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Bioactive Feed Additive for the Prevention of Clostridial Disease in High-Yielding Dairy Cattle.

Nekrasov, R.V.; Lozovanu, M.I.; Laptev, G.Y.; Ilina, L.A.; Yildirim, E.A.; Tyurina, D.G.; Melikidi, V.C.; Gorfunkel, E.P.; Filippova, V.A.; Malahov, I.G.; et al. Bioactive Feed Additive for the Prevention of Clostridial Disease in High-Yielding Dairy Cattle. // Agriculture 2023, 13, 786. https://doi.org/10.3390/agriculture13040786/


Abstract: The purpose of this research is to develop and test a new approach to prevent clostridial disease in cattle, based on the use of a new compound biologically active feed additive (BFA). Some properties of the separate components of BFA are characterized. The research showed that a strain of the bacterium Bacillus amyloliquefaciens159 has an expressed antagonism to toxin-producing strains of C. perfringens. When using the test strains of C. perfringens from the ATCC collection (13124 as type A, 10543 as type C, 12916 as type F), the anticlostridial activity of the tested strains varied, with size range of 14.0 ± 0.95–15.0 ± 1.28 mm of delayed growth zones. The bactericidal properties of lauric acid and the sorption properties of diatomaceous earth, included in BFA, were confirmed. The experiment was conducted on Holstein cows at the beginning of lactation (control, C (n = 15) vs. experimental E48 (n = 15), E80 (n = 15) and E112 (n = 15), 48, 80 and 112 g/head/day BFA, respectively. All cows were vaccinated with “Coglavax” (vaccine against bovine and sheep clostridial disease, Ceva-Phylaxia VeterinaryBiologicals, Hungary), reinjected two weeks before the experiment. At the end of the experiment (3.5 months after the vaccination and 3 months after the start of BFA feeding according to the scheme of the experiment), the immune response in the control and Group E48 to C. perfringens β-toxin remained at the initial level, while the response in Group E80 and Group E112 became higher under the influence of BFA feeding. Cows fed BFA saw a guaranteed improvement in non-specific resistance. The increase in serum lysozyme concentration in cows of Groups E was 1.01–2.91 mkg/mL vs. control (p < 0.001). TP, GLB, ALB/GLB vs. Groups C and E48 (p < 0.001); this stabilized and normalized while feeding Group E80 and E112 animals with BFA. They also had improved nitrogen, fat, mineral metabolism, as indicated by significant increase in ALB (p < 0.05), UREA (p < 0.01), CHOL (p < 0.01), and CHL (p < 0.01) vs. Groups C and E48. Consumption of BFA increased the amount of anti-oxidants in the blood (highest TAWSA values in Group E80 14.45 mg/g, p = 0.002). Serum TBA–AP/ CP ratio was directly related to TBA–AP (r = 0.87, p < 0.001), and decreased in Group E80. The milk productivity increased under the action of BFA; the average daily milk yield of the cows from the experimental groups for the period of the experiment (d0-d98) was 1.24–1.66 kg higher than that of the control. At the same time, Group E112 cows had a significant increase in milk yield (by 5.1%, p = 0.03 vs. Control). Thus, feeding BFA to dairy cows was found to improve resistance, prevent toxicoses and increase milk production of cattle, which can serve as an additional strategy for bioprotection of cattle against infection.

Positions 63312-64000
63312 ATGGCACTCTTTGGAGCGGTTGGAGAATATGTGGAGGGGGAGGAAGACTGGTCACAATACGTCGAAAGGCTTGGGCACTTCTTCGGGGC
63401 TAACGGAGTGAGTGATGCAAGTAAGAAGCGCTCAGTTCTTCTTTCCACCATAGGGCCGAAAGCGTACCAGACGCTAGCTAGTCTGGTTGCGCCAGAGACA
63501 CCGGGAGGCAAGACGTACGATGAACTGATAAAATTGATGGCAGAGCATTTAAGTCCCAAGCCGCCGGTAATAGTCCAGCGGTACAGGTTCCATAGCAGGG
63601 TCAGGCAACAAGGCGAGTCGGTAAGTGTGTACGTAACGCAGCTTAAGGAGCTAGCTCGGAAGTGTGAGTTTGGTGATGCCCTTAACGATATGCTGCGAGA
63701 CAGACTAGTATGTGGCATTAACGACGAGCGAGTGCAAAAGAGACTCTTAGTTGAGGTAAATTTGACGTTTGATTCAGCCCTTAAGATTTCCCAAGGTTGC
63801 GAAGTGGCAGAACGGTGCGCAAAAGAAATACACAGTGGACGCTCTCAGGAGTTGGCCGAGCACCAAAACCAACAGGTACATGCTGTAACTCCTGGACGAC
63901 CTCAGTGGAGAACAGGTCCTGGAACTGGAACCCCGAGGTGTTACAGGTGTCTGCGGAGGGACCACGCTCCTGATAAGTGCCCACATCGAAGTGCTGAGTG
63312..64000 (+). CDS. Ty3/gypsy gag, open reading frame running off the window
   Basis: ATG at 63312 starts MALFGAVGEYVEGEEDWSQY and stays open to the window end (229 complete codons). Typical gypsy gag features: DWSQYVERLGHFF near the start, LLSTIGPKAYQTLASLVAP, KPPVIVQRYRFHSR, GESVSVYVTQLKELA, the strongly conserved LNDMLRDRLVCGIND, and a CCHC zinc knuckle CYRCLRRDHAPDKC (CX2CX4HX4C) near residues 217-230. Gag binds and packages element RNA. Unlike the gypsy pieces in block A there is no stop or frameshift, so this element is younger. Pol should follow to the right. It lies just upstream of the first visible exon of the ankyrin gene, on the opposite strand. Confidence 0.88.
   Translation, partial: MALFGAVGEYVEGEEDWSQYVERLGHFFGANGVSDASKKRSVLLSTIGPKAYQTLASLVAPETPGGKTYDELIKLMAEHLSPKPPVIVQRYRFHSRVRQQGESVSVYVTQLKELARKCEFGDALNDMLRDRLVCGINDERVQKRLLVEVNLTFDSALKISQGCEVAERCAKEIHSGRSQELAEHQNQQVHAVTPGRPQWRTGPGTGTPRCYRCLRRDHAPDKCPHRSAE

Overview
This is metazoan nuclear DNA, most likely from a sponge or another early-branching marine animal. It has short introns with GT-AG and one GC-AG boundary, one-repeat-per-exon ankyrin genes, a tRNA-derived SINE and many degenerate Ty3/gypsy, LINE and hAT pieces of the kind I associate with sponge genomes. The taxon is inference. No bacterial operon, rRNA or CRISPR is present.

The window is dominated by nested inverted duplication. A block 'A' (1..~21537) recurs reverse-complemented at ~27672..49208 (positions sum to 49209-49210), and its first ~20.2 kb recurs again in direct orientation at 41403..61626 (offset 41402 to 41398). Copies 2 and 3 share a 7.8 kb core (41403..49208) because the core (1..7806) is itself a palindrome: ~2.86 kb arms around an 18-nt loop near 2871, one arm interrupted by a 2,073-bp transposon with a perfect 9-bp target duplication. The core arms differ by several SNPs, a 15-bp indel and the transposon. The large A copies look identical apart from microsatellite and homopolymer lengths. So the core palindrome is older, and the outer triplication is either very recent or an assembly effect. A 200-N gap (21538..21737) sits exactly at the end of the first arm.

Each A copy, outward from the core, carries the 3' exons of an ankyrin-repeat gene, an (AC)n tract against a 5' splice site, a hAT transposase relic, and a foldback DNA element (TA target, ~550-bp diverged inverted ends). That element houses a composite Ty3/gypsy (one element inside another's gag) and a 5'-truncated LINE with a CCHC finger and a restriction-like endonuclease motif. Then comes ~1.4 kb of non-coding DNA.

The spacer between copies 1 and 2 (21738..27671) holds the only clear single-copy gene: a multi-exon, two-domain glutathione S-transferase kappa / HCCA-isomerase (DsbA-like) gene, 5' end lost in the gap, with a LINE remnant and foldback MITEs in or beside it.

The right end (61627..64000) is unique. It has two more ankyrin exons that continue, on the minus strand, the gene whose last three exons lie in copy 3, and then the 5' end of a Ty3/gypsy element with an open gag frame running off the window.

Keywords: dairy cows; Clostridium; Bacillus; probiotics; resistance; blood chemistry; antioxidants; detoxification; health benefits



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